‘Pirate’ Netflix subs worry Australian networks
Online entertainment service Netflix has upset Australian TV networks, according to The Australian, which reports that there could be between 50,000 and 200,000 ‘subscribers’ in the market, despite there being no operation there.
Local networks are concerned that Netflix is flouting international regulations by accepting payments from Australian credit cards, despite maintaining a geo-block that is easily bypassed by virtual private network (VPN) manipulation or spoof IP addresses.
advanced-television.com reported recently that start-up operation Australian company Getflix was offering Australians the ability to access entertainment streaming services such as Netflix and Hulu Plus using VPN technology to ‘trick’ the geo-blocked services into thinking the user is streaming from the US.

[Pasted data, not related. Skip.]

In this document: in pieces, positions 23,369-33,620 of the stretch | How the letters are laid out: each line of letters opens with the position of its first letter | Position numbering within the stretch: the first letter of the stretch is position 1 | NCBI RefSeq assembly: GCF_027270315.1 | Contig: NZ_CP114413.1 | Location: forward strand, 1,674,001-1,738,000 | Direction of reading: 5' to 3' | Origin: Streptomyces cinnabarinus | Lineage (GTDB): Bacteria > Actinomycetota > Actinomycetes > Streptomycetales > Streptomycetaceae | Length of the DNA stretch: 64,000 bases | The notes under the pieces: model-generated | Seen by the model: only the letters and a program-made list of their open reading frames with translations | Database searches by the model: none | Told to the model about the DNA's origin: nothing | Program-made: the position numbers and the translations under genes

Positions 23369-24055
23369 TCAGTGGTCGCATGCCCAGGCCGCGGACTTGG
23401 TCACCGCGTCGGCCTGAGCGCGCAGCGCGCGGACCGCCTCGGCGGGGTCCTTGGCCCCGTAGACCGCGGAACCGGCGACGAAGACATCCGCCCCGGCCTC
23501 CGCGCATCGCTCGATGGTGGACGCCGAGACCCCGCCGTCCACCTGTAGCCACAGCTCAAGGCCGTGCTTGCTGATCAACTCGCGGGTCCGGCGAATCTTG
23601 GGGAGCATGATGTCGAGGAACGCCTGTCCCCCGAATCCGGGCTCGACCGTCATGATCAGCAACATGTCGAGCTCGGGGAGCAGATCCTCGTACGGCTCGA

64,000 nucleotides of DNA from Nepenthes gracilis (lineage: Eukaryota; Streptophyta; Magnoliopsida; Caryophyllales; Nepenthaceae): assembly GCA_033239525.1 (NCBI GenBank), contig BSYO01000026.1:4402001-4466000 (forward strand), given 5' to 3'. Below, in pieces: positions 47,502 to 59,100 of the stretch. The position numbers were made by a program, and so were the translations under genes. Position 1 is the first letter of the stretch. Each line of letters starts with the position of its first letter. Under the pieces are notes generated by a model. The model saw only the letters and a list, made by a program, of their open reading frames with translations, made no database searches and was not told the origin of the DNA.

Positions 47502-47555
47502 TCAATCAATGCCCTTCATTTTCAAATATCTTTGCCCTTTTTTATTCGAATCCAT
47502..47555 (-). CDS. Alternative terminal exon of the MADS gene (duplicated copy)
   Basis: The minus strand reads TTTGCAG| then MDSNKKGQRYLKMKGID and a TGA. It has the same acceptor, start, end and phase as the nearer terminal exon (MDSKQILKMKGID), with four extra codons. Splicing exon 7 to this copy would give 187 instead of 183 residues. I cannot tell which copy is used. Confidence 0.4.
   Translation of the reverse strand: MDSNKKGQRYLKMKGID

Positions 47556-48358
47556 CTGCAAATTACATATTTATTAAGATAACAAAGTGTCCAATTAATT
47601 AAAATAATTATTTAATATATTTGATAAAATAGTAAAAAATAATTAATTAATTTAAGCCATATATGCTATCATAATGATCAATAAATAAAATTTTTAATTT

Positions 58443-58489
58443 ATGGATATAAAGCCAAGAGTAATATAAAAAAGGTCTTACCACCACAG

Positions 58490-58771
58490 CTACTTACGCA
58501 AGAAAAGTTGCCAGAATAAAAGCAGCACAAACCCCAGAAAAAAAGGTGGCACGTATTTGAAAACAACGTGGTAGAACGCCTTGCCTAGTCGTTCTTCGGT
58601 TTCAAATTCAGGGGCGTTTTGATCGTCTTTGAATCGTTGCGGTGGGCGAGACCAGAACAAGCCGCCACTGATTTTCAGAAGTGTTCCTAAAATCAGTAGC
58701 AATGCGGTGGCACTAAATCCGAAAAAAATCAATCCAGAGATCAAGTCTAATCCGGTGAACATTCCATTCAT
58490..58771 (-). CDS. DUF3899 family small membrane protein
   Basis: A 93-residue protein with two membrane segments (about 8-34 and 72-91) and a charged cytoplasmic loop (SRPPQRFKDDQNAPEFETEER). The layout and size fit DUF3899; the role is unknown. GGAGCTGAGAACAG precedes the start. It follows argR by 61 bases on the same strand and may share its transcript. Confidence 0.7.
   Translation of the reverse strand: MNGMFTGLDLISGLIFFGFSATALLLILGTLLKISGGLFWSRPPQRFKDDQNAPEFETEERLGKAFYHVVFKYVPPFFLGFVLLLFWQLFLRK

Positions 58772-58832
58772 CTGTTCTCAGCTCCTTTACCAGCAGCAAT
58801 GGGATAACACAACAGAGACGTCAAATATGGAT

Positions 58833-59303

Getflix powers the operation with its own DNS servers, explaining on its website that only a small number of connections to Netflix and Hulu Plus get re-routed via its servers. “The actual video is streamed from Netflix or Hulu Plus directly to you so Getflix is much faster and more reliable than an alternative VPN or tunnel solution,” it says.
Subscribing to the service costs A$2.95 per month, with users still required to take out Hulu Plus or Netflix subscriptions (US$7.95 p.m.).
The concern for Australian broadcasters is that any local subscribers Netflix allows dilute the value of their output deals with international partners, such as Nine’s with Warner Bros or Foxtel Movies’ with various Hollywood studios.
“This is an issue the US studios should be taking up with Netflix because they’re not getting paid,” one network executive said.